If anyone categorised architectural personalities in the way Buddhists do souls, 'intuitiveness' would surely be the equivalent of 'nirvana'. It is the most frequent accolade for Frank Gehry, and bearing it out demands little of the critic. Indeterminate, squiggly lined drawings tend to suggest intuitiveness, and Gehry does those in abundance. The show at the Soane (cut down from a much larger one at the Louisiana, Copenhagen) presents a sample of these drawings, several models and a few chairs - all spread between the small ground-floor gallery and the first-floor drawing room.
Being 'intuitive' brings many advantages. Most importantly, it takes the oeuvre beyond criticism: the stone-wall answer to any doubts about a work is that it is intuitive, and all conversation stops.
How refreshing it is to see Gehry's work in the Soane, for Soane was undoubtedly a genius. But his work is never beyond intellectual challenge - it positively invites it. To Soane, architecture was mental hard labour, and what intuitive leaps he made always proceded from some rational starting- point. So, if any setting can demystify Gehry's squiggles it must be No 13 Lincoln's Inn Fields.
The exhibition takes two approaches. One is a conventional display of early sketches of projects, which fill Eva Jiricna's glass display cases as if they were pages from a Renaissance album. But for me, at least, Gehry's drawings do not have the same force. They are much simpler form- finding exercises whose relevance only becomes apparent teleologically, in relation to the final building, to which many are close. In some cases, a recognisable form does emerge, as in the DG bank building on Pariser Platz, Berlin, where the horse's head motif starts its transformation into built form. The most interesting image, though, is in a sheet of studies for the Disney Concert Hall, which shows a group of rectangular shapes arranged around an oval, much like a Mannerist church with its chapels.
Yet Gehry's drawings rarely give themselves to such mnemonic traces or portray such transformations. With such a small sample of what must be countless sketches it is hard to be definitive, but the building's principal formal characteristics seems to emerge early, immaculately conceived, and needing little perfecting. The drawings may be the mental equivalent of the computer procedure which identifies and describes the forms once they are designed - and on which Gehry is utterly dependent - but they say little about context or function, those prosaic cornerstones from which architecture often starts.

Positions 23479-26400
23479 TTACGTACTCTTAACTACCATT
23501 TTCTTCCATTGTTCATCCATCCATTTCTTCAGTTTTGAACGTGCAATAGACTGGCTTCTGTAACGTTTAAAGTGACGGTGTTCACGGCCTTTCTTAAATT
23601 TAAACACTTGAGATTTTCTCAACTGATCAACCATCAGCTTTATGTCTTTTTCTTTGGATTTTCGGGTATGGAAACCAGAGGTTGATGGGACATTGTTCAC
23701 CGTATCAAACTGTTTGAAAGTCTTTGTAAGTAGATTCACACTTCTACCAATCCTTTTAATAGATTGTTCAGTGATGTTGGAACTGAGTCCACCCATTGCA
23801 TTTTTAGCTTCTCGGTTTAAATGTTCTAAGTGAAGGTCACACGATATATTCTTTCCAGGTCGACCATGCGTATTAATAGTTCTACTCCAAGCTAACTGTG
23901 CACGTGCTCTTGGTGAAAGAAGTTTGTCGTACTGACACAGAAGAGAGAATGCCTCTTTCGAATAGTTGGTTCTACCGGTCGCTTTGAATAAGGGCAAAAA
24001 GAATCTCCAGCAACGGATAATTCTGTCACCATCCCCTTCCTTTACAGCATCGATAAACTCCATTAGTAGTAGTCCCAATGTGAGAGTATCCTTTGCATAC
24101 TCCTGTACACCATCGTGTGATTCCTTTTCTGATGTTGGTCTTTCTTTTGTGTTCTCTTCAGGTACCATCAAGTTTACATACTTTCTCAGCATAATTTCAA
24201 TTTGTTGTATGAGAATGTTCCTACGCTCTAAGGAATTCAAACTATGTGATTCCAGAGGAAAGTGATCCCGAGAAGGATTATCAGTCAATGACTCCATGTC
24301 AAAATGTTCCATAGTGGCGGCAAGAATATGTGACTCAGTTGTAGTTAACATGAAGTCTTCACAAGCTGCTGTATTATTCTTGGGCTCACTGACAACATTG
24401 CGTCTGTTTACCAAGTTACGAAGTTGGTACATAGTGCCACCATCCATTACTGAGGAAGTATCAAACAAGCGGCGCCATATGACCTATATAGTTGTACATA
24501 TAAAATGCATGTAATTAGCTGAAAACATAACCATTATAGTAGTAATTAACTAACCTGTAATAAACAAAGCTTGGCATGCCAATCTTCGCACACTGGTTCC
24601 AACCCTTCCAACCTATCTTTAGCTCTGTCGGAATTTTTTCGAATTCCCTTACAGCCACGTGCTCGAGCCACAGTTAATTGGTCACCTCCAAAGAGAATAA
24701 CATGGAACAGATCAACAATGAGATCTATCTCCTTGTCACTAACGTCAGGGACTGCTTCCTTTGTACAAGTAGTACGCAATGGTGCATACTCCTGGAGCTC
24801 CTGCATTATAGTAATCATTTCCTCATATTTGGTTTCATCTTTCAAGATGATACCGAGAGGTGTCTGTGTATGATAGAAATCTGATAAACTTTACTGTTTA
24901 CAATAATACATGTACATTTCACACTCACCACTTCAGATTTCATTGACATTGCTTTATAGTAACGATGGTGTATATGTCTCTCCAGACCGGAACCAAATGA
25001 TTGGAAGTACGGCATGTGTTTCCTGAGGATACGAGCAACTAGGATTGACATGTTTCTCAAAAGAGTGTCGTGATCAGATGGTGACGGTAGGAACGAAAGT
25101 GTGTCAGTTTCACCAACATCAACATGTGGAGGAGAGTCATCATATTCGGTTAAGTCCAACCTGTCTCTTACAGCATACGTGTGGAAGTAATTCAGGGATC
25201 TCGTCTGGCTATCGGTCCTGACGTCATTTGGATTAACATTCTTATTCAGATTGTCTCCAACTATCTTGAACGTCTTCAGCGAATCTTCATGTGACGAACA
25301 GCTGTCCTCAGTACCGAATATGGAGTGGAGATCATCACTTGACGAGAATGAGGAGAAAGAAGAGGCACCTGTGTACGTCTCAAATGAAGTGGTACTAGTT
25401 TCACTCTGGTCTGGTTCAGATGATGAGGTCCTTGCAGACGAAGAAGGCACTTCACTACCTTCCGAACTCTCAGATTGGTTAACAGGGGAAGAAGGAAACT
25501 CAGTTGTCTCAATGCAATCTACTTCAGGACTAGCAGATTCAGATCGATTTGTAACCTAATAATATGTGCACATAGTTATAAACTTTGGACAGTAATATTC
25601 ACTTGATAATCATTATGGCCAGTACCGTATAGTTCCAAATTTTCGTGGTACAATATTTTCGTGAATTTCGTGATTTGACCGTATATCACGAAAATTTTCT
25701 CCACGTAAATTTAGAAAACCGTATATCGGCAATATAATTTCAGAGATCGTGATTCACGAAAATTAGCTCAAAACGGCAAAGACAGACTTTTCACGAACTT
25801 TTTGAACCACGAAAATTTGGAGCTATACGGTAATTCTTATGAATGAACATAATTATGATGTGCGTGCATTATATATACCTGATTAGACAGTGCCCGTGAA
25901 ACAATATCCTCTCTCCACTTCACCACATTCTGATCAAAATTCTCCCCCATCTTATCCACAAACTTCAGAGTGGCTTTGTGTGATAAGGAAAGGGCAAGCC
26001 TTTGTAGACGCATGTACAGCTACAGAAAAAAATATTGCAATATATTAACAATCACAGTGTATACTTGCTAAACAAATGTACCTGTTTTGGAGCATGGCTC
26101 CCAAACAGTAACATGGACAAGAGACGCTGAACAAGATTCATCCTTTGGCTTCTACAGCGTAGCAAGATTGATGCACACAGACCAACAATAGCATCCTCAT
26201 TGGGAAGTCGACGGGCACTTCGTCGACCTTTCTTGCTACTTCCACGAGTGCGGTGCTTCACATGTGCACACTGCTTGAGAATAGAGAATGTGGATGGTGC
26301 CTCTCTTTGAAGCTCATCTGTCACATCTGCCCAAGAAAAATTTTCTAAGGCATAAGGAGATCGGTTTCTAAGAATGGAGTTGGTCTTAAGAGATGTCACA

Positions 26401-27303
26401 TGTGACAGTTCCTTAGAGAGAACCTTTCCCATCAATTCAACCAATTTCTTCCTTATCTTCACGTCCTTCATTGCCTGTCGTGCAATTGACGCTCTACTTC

The exhibition's second mode of presentation is quite different. In the elegant Yellow Drawing Room on the first floor is a table of models and scattered papers, with Gehry chairs around it and several smaller stands along the walls. On these are more models, of the Guggenheim, for instance, and the Weatherhead business school in Cleveland Ohio (with its frozen cascades of metal which keep banality at bay). It is as if Gehry has dropped in for a tutorial with Soane, or as if Soane has bought Gehry's material for his museum. Here imagination really can begin to fill out the spaces between the models and the drawings. There is a context to the work, however subjective in origin, which turns the question from what were the designer's intentions, to what are the implications of this design?
The ultimate effect, however, is to give a gloss of respectability to the real story of Gehry's career. He had spent his working life skilfully manipulating cheap materials and basic building techniques in sunny California before a giant pair of Claes Oldenburg binoculars highlighted his Chiat Day offices. Then came computers, rich clients and international commissions, and the rest is. . . not quite history, because the Gehry phenomenon has so far eluded historical explication. This exhibition does not fill that gap, but it does add some readings of Gehry which at least might break the closed loop which dominates discussion of his work.
Jeremy Melvin is a writer and teacher